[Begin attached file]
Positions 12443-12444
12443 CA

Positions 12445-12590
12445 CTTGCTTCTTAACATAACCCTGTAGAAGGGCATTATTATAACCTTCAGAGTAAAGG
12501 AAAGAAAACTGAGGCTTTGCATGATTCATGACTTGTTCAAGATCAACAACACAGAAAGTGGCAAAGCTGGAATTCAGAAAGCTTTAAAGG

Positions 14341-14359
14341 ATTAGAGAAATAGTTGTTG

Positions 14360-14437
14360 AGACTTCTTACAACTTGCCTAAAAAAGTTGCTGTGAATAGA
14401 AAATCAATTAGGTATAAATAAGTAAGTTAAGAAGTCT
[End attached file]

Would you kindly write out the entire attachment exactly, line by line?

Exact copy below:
Positions 12443-12444
12443 CA

Positions 12445-12590
12445 CTTGCTTCTTAACATAACCCTGTAGAAGGGCATTATTATAACCTTCAGAGTAAAGG
12501 AAAGAAAACTGAGGCTTTGCATGATTCATGACTTGTTCAAGATCAACAACACAGAAAGTGGCAAAGCTGGAATTCAGAAAGCTTTAAAGG

Positions 14341-14359
14341 ATTAGAGAAATAGTTGTTG

Positions 14360-14437
14360 AGACTTCTTACAACTTGCCTAAAAAAGTTGCTGTGAATAGA
14401 AAATCAATTAGGTATAAATAAGTAAGTTAAGAAGTCT